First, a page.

time to answer the admissions. The trial court denied the
motion to strike deemed admissions and granted partial
summary judgment in favor of the State as to the $51, 124 of
U.S. currency, only. Subsequently, the trial court granted
the State's motion to sever the forfeiture of the $51,
124 into a separate cause making the summary judgment final
as to that asset. Garcia appeals.
first issue, Garcia argues that the forfeiture proceeding
should be dismissed because Soza and Jose Infante, another
individual who was in possession of the F-150 truck during
the search, were not made parties to the original suit.
Because the trial court's summary judgment relates only
to the $51, 124 in U.S. currency, Infante's claims are
not at issue in this appeal.
claims Soza is an interest holder in the currency and,
because the State did not perfect service of process on Soza,
the forfeiture proceeding is barred by article 59.04's
thirty-day limitation period. Tex. Code Crim. Proc. Ann.
§ 59.04 (requiring the State's attorney to send
certified copies of the notice of seizure and intended
forfeiture to be served on any owner and possessory interest
holder of the seized assets within thirty days of the
seizure). Article 59.04(1) states: "Proceedings
commenced under this chapter may not proceed to hearing
unless the judge who is to conduct the hearing is satisfied
that this article has been complied with . . . ." Tex.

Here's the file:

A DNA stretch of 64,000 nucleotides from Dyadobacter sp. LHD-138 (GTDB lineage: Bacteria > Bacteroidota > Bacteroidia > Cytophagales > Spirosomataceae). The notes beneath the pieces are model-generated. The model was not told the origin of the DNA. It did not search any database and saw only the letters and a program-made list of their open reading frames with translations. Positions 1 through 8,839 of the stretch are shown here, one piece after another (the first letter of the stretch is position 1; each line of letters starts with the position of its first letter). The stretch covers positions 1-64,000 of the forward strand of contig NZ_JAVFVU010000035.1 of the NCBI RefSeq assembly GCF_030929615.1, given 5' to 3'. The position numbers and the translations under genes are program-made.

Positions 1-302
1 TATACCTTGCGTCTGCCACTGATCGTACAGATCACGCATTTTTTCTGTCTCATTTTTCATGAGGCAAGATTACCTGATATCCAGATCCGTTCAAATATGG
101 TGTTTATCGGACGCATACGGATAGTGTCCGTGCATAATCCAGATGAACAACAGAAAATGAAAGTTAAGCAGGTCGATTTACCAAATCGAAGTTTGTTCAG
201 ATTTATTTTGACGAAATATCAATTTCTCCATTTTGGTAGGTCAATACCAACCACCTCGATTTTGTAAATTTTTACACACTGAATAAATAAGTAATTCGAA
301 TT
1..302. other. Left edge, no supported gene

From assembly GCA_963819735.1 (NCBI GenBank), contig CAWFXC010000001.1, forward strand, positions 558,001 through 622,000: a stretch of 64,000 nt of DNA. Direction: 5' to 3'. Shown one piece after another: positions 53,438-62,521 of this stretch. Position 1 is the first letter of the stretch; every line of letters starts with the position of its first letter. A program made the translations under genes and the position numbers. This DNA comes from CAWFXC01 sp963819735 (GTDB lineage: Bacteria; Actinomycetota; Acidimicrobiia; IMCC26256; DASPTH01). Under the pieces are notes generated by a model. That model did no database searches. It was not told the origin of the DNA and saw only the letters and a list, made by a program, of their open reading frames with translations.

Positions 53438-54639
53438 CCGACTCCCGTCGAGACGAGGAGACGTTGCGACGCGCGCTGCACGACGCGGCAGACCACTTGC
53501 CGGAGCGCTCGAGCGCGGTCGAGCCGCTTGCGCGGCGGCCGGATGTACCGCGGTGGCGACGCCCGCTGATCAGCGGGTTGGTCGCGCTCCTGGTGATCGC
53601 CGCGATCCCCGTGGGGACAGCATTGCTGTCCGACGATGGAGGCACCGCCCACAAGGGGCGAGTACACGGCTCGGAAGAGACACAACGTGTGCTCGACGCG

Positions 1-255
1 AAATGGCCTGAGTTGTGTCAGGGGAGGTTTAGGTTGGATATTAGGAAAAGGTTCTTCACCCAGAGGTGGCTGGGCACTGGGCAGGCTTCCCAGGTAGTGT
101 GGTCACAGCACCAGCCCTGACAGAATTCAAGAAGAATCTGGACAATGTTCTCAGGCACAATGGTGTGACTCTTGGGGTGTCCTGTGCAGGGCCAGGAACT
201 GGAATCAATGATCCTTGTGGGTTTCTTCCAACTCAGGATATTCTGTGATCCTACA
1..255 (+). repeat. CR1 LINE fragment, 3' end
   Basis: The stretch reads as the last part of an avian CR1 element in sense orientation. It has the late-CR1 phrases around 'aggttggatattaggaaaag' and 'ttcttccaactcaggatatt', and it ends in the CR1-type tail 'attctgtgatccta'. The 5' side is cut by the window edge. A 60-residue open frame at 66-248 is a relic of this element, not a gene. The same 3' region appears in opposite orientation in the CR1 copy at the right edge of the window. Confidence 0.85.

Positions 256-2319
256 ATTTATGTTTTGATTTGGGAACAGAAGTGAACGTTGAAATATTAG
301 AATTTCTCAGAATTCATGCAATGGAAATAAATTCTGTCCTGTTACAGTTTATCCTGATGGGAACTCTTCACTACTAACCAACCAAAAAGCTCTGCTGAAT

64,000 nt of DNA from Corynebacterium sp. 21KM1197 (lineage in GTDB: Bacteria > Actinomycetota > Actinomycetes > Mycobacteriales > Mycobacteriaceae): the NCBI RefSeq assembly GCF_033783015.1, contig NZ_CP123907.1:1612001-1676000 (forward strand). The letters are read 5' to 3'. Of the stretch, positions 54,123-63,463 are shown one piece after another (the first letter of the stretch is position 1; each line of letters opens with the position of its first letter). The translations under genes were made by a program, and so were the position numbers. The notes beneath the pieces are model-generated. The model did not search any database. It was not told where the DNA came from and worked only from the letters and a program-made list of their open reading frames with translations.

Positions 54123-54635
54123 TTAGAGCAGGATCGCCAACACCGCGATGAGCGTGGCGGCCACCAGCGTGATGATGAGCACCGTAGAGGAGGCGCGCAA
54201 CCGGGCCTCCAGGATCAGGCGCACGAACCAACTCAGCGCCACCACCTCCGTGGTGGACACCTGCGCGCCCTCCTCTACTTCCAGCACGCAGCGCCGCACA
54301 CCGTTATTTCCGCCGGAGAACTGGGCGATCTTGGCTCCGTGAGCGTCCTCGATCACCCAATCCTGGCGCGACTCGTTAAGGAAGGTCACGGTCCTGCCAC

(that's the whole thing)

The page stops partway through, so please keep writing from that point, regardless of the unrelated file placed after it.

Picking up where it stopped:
Code Crim. Proc. Ann. § 59.04(1).
State argues it caused certified copies of the notice to be
served on the only owner and interest holder in the currency
when it perfected service on Garcia. In support of this
argument, the State points to the seizing officers'
affidavit attesting that Soza disclaimed any possessory
interest in the currency. Garcia responds by pointing to an
affidavit Soza filed with the court after the summary
judgment hearing and the order granting severance in which
she attests that she did not make any representations to the
State that she did not care about the seized currency.
However, this affidavit does not contend that Soza had any
possessory interest in the currency, and the affidavit was
not before the trial court at the summary judgment hearing.
See Cincinnati Life Ins. Co. v. Cates, 927 S.W.2d
623, 625 (Tex. 1996) (an appellate court may only review
issues that were raised before the trial court on summary
judgment). Therefore, we hold the trial court did not err in
proceeding with the hearing because, based on the seizing
officers' affidavit, the trial court was satisfied that
all owners and possessory interest holders had been timely
served with process within the thirty-day time frame.
Garcia's first issue is overruled.
third issue, Garcia contends the State lacked subject matter
jurisdiction based on the date of seizure alleged in the
notice of seizure and intended forfeiture. However, the
seizing officers' affidavit attached to the original
notice of seizure and intended forfeiture attested that the
seizure occurred on November 3, 2017, and Garcia concedes in
his brief that the seizure occured on November 3, 2017.
Therefore, we must determine whether the mistaken date in the